From Ed Gottsman: The Lawrence Livermore National Laboratory, with funding from the US Department of Homeland Security, has developed a "smart" cell phone that sits on a security officer's hip and continuously transmits radiation readings to a central server. These readings are used to develop a map of existing radiation sources, which in turn is used to detect new, illicit sources of radiation, should they appear.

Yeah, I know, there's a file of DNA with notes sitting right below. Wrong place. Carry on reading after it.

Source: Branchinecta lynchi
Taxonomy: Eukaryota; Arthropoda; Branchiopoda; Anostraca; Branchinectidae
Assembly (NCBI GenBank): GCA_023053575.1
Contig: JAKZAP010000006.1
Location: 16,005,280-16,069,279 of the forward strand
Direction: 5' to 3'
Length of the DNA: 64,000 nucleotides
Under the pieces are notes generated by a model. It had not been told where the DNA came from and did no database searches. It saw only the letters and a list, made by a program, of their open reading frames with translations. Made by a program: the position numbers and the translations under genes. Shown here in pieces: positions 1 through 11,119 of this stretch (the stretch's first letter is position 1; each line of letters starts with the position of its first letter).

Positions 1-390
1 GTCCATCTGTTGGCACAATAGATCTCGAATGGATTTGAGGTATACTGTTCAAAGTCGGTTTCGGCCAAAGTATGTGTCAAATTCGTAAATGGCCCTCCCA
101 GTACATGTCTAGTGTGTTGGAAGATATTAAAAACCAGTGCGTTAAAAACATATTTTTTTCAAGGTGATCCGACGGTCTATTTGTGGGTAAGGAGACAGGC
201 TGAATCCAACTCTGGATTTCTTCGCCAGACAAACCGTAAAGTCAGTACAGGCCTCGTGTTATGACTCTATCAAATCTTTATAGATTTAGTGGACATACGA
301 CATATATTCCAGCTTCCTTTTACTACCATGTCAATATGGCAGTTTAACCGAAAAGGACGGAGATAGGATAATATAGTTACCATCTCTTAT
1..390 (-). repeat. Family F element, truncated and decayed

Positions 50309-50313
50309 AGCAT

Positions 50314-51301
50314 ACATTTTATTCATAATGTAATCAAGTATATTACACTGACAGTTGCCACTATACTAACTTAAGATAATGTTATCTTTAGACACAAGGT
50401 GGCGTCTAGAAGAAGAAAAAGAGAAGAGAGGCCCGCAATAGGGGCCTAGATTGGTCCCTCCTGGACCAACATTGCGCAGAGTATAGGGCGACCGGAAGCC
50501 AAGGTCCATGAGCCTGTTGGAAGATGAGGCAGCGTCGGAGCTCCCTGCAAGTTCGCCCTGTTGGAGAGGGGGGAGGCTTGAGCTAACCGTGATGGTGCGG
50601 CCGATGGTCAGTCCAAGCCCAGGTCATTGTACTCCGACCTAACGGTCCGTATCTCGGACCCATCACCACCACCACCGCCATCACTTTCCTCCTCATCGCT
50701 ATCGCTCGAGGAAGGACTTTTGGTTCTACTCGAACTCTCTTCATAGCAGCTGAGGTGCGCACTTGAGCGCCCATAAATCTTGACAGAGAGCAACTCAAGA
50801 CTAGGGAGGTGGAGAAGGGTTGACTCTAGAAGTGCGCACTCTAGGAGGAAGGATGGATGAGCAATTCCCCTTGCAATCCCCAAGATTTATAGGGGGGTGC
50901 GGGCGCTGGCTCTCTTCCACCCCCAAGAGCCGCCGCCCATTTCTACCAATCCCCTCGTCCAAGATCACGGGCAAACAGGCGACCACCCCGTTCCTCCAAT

I blog a lot about sensors, but these are the most interesting I've ever seen--not because of what they sense (geiger counters are old news), but because of their packaging. Since they're cell phones (albeit probably expensive ones), there's no reason their use couldn't expand beyond security officers to, let's say, the general public. It's not hard to imagine cell phone companies offering the Patriotic Option, a global positioning system-enabled phone that automatically detects radiation, illicit chemicals and mimes (I hate mimes) and alerts the appropriate authorities for swift and efficient intervention. Leave the phone peeking out of your breast pocket with its camera on and a DHS image processing program could even examine the video feed for the faces of wanted suspects. You could argue that all of this would constitute a gross government invasion of your privacy--but security and privacy have always been at odds. At least this way you get to decide whether to expose your activities for the greater good.